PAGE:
A single hippogriff can carry up to 510 pounds. While there are no rules covering how much a creature can carry and still fly, consider using this house rule: the hippogriff cannot fly while heavily encumbered. It is heavily encumbered while carrying at least 340 pounds of gear and passengers.
If the characters sided with Fulgurath, he cackles when the last of the hippogriffs is killed and booms, “I knew you insects were good for something. Now make yourself scarce before I decide to start hunting you, too!”
Fulgurath provides the characters no reward for their compliance.
Did you like this adventure? You can pick up more adventures I've written on the DMs Guild, such as The Temple of Shattered Minds, a suspenseful eldritch mystery with a mind flayer villain (for 3rd level characters). My most recent adventure is in Dragon Heist: Forgotten Tales, a book by the Guild Adepts which gives you a new beginning, middle, and end to Waterdeep: Dragon Heist. It's the perfect way to give this adventure even more replay value! My new beginning is a great way to introduce a campaign focused on either the drow or devil cult factions causing trouble in Waterdeep.
If you want Adventurers League-legal adventures, take a look at The Cannith Code, set in the magic-punk Eberron campaign setting, All Eyes on Chult, a high-stakes adventure set in Port Nyanzaru included in Xanathar's Lost Notes, or Fire, Ash, and Ruin, a demon-filled dungeon delve in an active Chultan volcano! This post contains DMs Guild affiliate links, which means that I—James Haeck—get an extra 5% of the sale if you buy anything from the DMs Guild using these links. You don't pay any extra, but your purchase helps support my work. Thank you so much!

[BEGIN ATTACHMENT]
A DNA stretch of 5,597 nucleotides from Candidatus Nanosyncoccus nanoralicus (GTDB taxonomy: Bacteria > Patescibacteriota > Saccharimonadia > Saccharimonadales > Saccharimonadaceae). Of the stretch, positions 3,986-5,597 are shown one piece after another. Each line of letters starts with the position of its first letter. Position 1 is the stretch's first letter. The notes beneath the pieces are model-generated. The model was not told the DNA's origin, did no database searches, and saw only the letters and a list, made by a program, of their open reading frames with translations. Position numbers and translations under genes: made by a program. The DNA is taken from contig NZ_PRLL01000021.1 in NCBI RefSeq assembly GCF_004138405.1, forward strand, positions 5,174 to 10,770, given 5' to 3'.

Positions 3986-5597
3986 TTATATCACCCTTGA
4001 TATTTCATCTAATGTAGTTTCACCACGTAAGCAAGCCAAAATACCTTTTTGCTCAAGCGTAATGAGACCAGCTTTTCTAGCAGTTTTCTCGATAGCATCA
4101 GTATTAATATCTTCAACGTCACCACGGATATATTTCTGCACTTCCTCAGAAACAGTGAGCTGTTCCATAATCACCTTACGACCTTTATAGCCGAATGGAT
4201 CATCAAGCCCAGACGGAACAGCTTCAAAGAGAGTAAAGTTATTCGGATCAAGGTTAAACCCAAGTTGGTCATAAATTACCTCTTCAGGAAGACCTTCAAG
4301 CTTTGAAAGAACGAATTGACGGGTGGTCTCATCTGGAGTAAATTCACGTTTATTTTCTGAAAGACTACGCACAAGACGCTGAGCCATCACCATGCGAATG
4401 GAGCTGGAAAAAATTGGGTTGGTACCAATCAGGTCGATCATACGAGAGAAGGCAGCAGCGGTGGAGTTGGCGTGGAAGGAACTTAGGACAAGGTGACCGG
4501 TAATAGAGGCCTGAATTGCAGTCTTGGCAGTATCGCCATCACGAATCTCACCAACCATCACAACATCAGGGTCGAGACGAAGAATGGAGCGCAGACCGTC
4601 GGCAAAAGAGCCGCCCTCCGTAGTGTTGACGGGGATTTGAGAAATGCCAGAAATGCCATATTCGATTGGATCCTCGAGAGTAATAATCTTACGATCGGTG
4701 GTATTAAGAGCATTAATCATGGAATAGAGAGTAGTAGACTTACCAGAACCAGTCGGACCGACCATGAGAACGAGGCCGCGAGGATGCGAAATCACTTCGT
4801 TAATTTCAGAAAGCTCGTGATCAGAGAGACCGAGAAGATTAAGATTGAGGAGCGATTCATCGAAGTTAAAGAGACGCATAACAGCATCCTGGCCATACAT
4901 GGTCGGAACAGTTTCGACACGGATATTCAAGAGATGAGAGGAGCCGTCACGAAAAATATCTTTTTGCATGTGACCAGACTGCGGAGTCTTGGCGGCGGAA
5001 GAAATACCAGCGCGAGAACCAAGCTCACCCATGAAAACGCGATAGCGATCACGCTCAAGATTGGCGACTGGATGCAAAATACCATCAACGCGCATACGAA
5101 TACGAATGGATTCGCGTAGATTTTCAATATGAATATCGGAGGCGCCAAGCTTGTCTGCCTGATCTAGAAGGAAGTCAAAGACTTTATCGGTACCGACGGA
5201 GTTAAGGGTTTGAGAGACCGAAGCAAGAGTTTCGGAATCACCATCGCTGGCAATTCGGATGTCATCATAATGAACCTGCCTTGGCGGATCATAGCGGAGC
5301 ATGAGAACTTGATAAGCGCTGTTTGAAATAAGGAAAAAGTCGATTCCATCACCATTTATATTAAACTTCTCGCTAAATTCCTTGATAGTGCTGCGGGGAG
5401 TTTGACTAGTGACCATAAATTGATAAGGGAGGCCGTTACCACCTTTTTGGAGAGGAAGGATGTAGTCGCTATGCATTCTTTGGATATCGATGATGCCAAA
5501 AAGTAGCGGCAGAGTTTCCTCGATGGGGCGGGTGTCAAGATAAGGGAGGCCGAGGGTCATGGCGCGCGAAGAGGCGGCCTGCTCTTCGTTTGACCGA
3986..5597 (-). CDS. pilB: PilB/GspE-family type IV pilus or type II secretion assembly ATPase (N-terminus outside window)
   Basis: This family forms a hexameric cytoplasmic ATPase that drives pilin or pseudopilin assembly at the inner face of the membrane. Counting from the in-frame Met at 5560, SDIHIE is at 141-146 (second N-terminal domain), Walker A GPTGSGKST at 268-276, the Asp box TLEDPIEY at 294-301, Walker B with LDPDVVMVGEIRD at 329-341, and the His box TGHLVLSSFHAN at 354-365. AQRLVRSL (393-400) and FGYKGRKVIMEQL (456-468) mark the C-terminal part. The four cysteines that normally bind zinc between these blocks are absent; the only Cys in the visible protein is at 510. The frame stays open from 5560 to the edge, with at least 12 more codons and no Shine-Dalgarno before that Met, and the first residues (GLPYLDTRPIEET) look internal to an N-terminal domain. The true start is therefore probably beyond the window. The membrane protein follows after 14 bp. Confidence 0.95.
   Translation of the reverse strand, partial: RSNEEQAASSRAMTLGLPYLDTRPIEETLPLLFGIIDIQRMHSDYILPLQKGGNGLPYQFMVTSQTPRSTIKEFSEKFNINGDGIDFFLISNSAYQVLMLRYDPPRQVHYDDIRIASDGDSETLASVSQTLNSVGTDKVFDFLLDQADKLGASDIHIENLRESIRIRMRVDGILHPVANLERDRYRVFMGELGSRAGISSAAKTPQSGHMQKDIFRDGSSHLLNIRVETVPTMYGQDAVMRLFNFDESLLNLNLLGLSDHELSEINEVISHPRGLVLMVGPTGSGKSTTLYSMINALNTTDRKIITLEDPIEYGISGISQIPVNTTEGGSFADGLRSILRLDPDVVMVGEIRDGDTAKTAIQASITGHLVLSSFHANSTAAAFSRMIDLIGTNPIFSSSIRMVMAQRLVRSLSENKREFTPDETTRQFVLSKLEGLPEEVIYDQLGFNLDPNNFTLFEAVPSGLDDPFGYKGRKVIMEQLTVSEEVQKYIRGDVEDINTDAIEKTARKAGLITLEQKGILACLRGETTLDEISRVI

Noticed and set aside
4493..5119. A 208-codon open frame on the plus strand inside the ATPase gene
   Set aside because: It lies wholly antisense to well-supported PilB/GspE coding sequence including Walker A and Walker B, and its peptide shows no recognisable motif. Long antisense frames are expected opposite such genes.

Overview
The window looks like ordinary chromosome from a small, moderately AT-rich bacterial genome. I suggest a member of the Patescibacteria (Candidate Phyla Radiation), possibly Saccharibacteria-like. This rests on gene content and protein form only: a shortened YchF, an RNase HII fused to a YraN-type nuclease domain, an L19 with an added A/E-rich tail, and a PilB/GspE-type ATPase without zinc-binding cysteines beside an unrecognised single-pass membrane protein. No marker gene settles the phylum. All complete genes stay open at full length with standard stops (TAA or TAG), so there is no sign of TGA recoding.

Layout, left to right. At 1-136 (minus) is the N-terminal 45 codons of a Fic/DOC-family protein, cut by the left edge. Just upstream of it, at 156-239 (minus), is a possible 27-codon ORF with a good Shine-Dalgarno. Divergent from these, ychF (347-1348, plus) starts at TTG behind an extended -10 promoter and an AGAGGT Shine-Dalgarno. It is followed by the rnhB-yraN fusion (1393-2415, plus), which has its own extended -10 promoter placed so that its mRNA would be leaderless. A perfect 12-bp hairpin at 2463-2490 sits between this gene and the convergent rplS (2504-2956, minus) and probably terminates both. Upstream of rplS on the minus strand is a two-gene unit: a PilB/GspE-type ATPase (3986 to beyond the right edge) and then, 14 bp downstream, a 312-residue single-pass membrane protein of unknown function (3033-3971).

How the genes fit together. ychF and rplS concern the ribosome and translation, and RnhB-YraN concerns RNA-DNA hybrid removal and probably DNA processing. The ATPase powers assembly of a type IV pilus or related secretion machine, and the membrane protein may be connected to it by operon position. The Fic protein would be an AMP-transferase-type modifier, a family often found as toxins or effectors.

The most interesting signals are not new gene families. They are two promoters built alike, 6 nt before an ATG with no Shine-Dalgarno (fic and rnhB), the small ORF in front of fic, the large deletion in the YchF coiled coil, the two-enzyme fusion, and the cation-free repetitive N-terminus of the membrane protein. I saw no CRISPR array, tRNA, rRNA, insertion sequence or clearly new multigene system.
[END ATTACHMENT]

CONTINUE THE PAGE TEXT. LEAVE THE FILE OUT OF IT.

Also, for more free encounters, take a look at the other encounters in the Encounter of the Week series!
James Haeck is the lead writer for D&D Beyond, the co-author of Waterdeep: Dragon Heist and the Critical Role Tal'Dorei Campaign Setting, the DM of Worlds Apart, and a freelance writer for Wizards of the Coast, the D&D Adventurers League, and Kobold Press. He lives in Seattle, Washington with his partner Hannah and their feline adventurers Mei and Marzipan. You can usually find him wasting time on Twitter at @jamesjhaeck.